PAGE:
The British Cicero; Or, a Selection of the Most Admired Speeches in the English Language; With Historical Illustrations
General Books LLC, 2009 - 284 pages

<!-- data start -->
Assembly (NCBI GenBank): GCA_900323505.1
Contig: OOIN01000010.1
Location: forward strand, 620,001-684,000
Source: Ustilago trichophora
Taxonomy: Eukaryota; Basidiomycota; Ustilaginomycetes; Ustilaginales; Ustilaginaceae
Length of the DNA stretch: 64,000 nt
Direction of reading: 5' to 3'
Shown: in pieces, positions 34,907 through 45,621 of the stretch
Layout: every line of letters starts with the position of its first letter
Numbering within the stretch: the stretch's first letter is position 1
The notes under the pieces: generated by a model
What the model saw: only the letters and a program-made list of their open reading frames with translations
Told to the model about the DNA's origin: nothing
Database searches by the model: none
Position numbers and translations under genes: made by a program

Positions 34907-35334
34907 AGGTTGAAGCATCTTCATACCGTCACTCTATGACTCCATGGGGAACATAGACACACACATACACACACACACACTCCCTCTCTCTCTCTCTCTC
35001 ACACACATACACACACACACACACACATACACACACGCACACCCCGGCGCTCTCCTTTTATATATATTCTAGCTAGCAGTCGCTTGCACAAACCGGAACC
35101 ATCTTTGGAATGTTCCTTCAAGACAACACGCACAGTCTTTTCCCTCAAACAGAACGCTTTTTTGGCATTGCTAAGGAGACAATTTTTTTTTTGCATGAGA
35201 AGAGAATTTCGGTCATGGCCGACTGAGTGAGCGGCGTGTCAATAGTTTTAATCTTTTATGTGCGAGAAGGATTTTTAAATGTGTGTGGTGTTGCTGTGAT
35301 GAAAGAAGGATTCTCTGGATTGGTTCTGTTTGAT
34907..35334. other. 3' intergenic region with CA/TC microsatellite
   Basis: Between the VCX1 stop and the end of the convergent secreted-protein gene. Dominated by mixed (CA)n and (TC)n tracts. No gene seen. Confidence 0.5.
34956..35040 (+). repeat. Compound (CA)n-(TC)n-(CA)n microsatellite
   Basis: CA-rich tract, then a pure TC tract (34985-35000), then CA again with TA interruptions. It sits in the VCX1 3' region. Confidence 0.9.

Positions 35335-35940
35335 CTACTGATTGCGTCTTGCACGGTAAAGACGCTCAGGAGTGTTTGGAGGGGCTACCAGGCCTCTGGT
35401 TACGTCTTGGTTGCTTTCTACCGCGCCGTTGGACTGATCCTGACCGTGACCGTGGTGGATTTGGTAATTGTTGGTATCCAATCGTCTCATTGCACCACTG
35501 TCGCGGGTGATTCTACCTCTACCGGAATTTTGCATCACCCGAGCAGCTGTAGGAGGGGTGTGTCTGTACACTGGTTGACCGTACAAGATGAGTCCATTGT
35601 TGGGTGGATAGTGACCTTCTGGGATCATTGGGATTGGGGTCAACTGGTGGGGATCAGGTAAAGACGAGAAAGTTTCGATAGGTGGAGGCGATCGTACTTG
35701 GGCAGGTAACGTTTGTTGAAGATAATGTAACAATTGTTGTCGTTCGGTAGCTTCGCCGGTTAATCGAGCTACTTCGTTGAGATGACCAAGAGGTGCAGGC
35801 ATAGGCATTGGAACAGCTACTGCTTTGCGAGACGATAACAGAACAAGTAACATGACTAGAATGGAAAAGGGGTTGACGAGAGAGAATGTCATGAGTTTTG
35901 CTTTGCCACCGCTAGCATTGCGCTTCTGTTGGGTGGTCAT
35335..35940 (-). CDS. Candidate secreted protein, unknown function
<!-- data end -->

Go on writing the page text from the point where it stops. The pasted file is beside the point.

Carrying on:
This historic book may have numerous typos and missing text. Purchasers can download a free scanned copy of the original book (without typos) from the publisher. Not indexed. Not illustrated. 1810 edition. Excerpt: ...it might be shewn, we strengthened it very considerably. The nation kept the same ranks, the same orders, the same privileges, the same franchises, the same rules for property, the same subordinations, the same order in the law, in the revenue, Vol. it. K k and in the magistracy; the same Lords, the some Commons, the same corporations, the same electors. " The church was not impaired. Her estates, her majesty, her splendor, her orders and gradations continued the same. She was preserved in her full efficiency, and cleared only of a certain intolerance, which was her weakness, and disgrace. The church and the state were the same after the Revolution that they were before, but better secured in every part. " Was little done, because a Revolution was not made in the constitution? No! every thing was done; because we commenced with reparation, not with ruin. Accordingly the state flourished. Instead of lying as dead, in a sort of trance, or exposed, as some others, in an epileptic fit, to the pity, or derision of the world, for her wild ridiculous, convulsive movements, impotent to every purpose but that of dashing out her brains against the pavement, Great Britain rose above the standard, even of her former self. An sera of a more improved domestic prosperity then commenced, and still continues, not only unimpaired, but growing, under the wasting hand of time. All the energies of the country were awakened. England never presented a firmer countenance, or a more vigorous arm, to all her enemies, and all her rivals.--Europe under her respired and revived. Every where she appeared as the protector, assertor, or avenger of liberty. A war was made and supported against fortune itself. The treaty of Ryswick, which first limited the power of France, was...
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